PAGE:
NERC Reports Electricity Reliability Adequate This Winter

By Consulting Specifying Engineer Staff December 19, 2006

North America’s electricity generating capacity, transmission systems and generation fuels should be adequate this winter, says Rick Sergel, president and CEO of the North American Electric Reliability Council (NERC).

Sergel’s announcement was made in conjunction with the release of NERC’s 2006/2007 Winter Assessment. Generating capacity margins have not changed significantly since last winter, according to Sergel, with winter 2006/2007 margins judged to be adequate across North America. Transmission reinforcements in southwestern Connecticut and Boston also will result in significant improvements to reliability in these areas, which NERC had previously placed on its reliability “Watch List.” Coal deliveries from the Powder River Basin, which were cited as an issue in NERC’s 2006 Long-Term Reliability Assessment, have improved significantly and coal stocks are increasing.

Peak demands for this winter are forecast to be higher than actual peaks recorded last winter in all areas except New England, Texas, the Southwest and parts of Missouri. In New England, electricity price increases in 2005 and 2006 were the biggest factors in the lower peak demand forecast for this winter. Colder-than-normal weather last winter in the other areas is the primary reason this winter’s forecasts are lower than last year’s actual demands.

Transmission systems will be adequate for reliability purposes, but some constraints may reoccur that may limit desired market transactions. The TVA transmission system and critical flowgates in the ReliabilityFirst region have experienced large and volatile power flows in recent years due to large power transfers across and through these systems. If such flows occur again this winter, operators may be required to limit power exchanges to maintain system reliability.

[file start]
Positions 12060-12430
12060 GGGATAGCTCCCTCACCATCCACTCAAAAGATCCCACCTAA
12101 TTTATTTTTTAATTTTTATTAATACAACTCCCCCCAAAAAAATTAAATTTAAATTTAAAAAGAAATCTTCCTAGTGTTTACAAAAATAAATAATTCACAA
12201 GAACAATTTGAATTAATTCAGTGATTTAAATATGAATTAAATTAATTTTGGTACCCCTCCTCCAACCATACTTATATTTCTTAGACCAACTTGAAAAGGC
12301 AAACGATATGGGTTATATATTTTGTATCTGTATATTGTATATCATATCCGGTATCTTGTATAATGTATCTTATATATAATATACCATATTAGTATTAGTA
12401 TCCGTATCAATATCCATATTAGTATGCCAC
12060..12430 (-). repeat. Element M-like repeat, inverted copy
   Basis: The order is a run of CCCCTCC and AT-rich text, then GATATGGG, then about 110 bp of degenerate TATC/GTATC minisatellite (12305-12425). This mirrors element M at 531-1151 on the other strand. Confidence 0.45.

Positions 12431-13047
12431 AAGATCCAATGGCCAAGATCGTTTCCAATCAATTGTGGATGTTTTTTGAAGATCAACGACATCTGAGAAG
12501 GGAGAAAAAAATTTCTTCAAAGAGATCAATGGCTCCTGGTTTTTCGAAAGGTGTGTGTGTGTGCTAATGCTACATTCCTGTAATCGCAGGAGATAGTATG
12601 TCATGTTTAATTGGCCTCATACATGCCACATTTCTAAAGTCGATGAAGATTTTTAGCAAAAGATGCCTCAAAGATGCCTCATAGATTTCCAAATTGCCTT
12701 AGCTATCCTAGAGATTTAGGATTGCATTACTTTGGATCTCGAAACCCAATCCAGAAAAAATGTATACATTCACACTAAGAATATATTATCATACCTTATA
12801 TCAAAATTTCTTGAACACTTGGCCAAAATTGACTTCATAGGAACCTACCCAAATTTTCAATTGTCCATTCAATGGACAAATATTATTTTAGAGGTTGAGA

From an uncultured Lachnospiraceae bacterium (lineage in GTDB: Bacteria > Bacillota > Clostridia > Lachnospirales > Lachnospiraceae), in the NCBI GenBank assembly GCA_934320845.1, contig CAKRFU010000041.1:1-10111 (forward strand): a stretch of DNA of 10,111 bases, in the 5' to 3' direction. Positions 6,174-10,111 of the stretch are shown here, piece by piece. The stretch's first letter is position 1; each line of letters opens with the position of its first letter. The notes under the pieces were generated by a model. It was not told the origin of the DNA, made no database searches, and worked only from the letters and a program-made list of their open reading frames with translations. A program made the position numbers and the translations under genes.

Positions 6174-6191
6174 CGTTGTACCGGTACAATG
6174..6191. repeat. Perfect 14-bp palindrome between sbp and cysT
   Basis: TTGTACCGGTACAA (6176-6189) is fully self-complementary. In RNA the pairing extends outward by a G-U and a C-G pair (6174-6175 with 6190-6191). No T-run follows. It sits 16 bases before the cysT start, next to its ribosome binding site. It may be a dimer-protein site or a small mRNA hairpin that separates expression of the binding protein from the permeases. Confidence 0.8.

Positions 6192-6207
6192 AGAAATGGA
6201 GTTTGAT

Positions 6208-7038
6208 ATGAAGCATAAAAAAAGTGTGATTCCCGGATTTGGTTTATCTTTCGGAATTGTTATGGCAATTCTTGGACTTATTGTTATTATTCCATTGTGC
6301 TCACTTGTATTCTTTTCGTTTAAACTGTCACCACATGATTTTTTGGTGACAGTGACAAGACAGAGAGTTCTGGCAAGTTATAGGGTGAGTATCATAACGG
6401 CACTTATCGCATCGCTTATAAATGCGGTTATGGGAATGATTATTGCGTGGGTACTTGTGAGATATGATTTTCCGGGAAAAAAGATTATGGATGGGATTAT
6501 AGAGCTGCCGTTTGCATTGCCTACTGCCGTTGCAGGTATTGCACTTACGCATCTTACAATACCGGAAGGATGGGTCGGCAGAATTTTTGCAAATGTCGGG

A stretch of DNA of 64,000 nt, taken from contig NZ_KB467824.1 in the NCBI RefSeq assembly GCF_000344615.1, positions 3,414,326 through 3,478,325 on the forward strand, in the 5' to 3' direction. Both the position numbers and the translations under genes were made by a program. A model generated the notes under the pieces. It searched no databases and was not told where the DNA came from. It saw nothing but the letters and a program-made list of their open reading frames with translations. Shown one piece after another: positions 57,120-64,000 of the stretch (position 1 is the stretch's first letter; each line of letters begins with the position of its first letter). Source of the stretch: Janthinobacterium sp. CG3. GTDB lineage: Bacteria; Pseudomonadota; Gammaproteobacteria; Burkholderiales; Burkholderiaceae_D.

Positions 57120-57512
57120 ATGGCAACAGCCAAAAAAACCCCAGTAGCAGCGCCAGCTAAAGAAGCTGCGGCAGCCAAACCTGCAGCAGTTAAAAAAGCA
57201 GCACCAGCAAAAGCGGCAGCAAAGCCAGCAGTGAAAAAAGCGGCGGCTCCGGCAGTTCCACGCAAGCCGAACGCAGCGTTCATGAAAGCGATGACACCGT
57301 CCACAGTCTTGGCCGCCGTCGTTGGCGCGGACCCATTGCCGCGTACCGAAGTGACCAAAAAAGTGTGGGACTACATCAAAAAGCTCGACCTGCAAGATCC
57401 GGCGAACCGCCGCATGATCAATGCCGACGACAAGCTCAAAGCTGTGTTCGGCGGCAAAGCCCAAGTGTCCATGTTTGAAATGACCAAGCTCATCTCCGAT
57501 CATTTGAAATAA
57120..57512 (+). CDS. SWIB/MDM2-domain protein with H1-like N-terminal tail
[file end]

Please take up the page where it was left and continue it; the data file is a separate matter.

Because home heating use places higher demands on winter natural gas supplies and the gas transportation system, the availability of natural gas for electricity generation is always a greater concern during the winter than during the summer, said Sergel. Texas has the highest dependence on natural gas for electricity generation (70%), with about one-fourth of gas-fueled capacity possessing the ability to switch to oil for limited periods if natural gas supply is interrupted or unavailable. New England and Florida, which also have a high dependence on natural gas, have taken steps to avoid problems by coordinating more closely with natural gas pipeline operators. New England has also converted about 1,700 MW of natural gas-only capacity to dual-fuel capability since last winter.